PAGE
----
Isn’t it Romance? (Movie Thoughts: The New Romantic/First Comes Like)

220px-the_new_romantic_posterCarly Ann Stone’s ‘The New Romantic’ starts with an essential premise. In this age of swiping lefts and right, is there still romance? Blake (Jessica Barden) writes a column for the college newspaper on romance, but she is being kicked out for lack of ‘action.’  The film then goes off-tangent and goes on a storyline about sugar babies. The film has very good intentions, but comes up short, feeling unfocused. Barden is great, giving her character a light millennial Carrie Bradshaw vibe (complete with similar voice overs) but gets lost in the film’s fumble. What’s worse, a semi-romantic ending is tacked on to it, half-baked, trapping the film to what it promised ti would not be. Wasted opportunity, not even an A for effort.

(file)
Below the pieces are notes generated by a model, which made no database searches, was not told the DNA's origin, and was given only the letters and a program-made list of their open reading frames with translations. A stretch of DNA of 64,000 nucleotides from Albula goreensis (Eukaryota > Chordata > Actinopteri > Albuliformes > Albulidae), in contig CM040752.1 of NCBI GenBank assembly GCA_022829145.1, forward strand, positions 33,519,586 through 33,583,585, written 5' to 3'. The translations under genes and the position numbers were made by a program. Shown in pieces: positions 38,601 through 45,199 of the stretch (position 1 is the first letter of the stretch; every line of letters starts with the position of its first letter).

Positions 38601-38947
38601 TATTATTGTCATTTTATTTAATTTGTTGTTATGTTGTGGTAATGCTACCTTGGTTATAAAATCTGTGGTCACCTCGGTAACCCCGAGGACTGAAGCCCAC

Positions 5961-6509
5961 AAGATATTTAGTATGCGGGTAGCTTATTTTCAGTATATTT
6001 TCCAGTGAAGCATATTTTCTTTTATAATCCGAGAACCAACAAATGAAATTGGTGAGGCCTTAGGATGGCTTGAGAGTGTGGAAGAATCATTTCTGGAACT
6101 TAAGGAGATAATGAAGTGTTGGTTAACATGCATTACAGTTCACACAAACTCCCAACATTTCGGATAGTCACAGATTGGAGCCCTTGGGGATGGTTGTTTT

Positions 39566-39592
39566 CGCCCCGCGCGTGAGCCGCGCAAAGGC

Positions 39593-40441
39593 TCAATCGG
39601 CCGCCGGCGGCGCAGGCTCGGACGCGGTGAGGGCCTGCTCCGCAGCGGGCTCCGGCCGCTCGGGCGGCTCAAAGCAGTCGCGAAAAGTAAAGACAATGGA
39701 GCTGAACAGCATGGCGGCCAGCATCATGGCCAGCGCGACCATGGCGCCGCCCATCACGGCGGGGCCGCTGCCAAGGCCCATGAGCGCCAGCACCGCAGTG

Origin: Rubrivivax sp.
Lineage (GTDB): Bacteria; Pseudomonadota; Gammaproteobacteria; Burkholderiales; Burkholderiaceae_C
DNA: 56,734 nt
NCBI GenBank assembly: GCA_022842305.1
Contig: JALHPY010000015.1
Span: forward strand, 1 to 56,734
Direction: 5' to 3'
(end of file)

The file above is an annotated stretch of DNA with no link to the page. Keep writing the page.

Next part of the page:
mv5bmmexotg2yjmty2yxny00ndm1lwjlmjgtyzhmmzc0mdnlnznixkeyxkfqcgdeqxvymjawodaynzk@._v1_sy1000_cr0,0,658,1000_al_‘First Comes Like’ fares better, maybe because it has no pretensions of it being anything other than a small blip of a story – two people get matched on a Tinder-type and now what? In a course of a day, they start talking, unload their emotional baggage to each other, and by the end of the night something is clearer. Directed by Noel Douglas Orput, it accomplishes a lot despite its budget constraints. The lead characters, Jeff and Kate (played by Joe Fria and Robin de Lano) are amiable enough, and you see enough of their personalities. I think I liked most that the characters are a little older, making them seem more ‘real’ and not just your usual run-of-the-mill cutesy characters.

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